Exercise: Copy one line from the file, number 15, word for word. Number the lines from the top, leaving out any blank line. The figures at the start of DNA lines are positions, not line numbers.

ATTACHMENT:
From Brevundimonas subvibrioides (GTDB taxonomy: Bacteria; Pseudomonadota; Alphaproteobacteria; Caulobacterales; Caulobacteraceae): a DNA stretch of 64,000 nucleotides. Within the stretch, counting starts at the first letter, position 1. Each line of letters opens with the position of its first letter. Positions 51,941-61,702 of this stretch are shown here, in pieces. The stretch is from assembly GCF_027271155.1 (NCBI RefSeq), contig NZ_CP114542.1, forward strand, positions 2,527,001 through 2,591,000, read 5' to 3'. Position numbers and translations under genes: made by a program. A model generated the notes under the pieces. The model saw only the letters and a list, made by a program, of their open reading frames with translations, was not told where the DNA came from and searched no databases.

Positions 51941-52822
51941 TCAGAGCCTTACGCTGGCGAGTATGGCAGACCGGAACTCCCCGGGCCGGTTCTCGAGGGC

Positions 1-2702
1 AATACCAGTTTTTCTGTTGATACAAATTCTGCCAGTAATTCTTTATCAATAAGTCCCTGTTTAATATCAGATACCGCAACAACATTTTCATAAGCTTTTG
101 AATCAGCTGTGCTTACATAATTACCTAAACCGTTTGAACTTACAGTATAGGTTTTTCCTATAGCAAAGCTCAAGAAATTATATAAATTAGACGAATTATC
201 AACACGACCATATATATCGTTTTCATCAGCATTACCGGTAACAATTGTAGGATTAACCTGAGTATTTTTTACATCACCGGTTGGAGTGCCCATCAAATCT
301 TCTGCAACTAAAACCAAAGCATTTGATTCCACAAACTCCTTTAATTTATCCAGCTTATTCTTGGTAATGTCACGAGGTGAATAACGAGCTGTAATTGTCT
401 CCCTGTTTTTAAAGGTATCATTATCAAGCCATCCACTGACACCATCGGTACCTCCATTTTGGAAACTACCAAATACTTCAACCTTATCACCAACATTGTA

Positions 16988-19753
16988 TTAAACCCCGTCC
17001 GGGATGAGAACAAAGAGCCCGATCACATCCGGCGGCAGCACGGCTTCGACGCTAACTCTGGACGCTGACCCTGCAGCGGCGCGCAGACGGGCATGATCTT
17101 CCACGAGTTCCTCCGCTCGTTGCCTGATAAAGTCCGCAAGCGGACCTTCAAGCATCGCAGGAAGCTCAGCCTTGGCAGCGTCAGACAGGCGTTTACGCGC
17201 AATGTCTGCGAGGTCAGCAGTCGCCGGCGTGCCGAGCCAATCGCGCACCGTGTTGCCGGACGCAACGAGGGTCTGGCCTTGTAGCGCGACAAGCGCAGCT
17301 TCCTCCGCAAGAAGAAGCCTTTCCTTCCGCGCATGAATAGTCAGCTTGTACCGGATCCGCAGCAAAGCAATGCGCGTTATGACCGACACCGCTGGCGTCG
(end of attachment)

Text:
17301 TCCTCCGCAAGAAGAAGCCTTTCCTTCCGCGCATGAATAGTCAGCTTGTACCGGATCCGCAGCAAAGCAATGCGCGTTATGACCGACACCGCTGGCGTCG